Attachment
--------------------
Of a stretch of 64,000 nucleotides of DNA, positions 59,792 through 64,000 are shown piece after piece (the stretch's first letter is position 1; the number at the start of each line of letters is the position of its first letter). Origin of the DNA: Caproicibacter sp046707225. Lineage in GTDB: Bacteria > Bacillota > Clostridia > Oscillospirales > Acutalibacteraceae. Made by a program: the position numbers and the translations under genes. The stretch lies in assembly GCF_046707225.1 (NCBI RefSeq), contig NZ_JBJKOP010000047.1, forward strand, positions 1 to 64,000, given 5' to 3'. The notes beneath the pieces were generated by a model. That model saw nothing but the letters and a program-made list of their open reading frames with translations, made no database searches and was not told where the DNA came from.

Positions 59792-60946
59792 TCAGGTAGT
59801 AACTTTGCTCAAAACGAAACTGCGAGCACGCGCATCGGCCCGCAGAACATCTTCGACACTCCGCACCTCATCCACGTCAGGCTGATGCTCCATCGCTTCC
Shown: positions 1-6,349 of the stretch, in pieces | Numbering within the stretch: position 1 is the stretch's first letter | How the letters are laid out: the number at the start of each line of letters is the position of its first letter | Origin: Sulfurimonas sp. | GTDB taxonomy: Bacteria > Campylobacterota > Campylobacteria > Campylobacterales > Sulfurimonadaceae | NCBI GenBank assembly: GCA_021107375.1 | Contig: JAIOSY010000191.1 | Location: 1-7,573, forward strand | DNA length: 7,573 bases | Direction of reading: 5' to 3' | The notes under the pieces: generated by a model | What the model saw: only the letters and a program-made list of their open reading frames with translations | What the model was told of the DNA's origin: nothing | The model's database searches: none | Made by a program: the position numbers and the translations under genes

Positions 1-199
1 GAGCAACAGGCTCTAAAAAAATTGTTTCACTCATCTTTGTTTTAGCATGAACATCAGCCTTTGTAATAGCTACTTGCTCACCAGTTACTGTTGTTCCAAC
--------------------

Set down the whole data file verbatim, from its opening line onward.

Of a stretch of 64,000 nucleotides of DNA, positions 59,792 through 64,000 are shown piece after piece (the stretch's first letter is position 1; the number at the start of each line of letters is the position of its first letter). Origin of the DNA: Caproicibacter sp046707225. Lineage in GTDB: Bacteria > Bacillota > Clostridia > Oscillospirales > Acutalibacteraceae. Made by a program: the position numbers and the translations under genes. The stretch lies in assembly GCF_046707225.1 (NCBI RefSeq), contig NZ_JBJKOP010000047.1, forward strand, positions 1 to 64,000, given 5' to 3'. The notes beneath the pieces were generated by a model. That model saw nothing but the letters and a program-made list of their open reading frames with translations, made no database searches and was not told where the DNA came from.

Positions 59792-60946
59792 TCAGGTAGT
59801 AACTTTGCTCAAAACGAAACTGCGAGCACGCGCATCGGCCCGCAGAACATCTTCGACACTCCGCACCTCATCCACGTCAGGCTGATGCTCCATCGCTTCC
Shown: positions 1-6,349 of the stretch, in pieces | Numbering within the stretch: position 1 is the stretch's first letter | How the letters are laid out: the number at the start of each line of letters is the position of its first letter | Origin: Sulfurimonas sp. | GTDB taxonomy: Bacteria > Campylobacterota > Campylobacteria > Campylobacterales > Sulfurimonadaceae | NCBI GenBank assembly: GCA_021107375.1 | Contig: JAIOSY010000191.1 | Location: 1-7,573, forward strand | DNA length: 7,573 bases | Direction of reading: 5' to 3' | The notes under the pieces: generated by a model | What the model saw: only the letters and a program-made list of their open reading frames with translations | What the model was told of the DNA's origin: nothing | The model's database searches: none | Made by a program: the position numbers and the translations under genes

Positions 1-199
1 GAGCAACAGGCTCTAAAAAAATTGTTTCACTCATCTTTGTTTTAGCATGAACATCAGCCTTTGTAATAGCTACTTGCTCACCAGTTACTGTTGTTCCAAC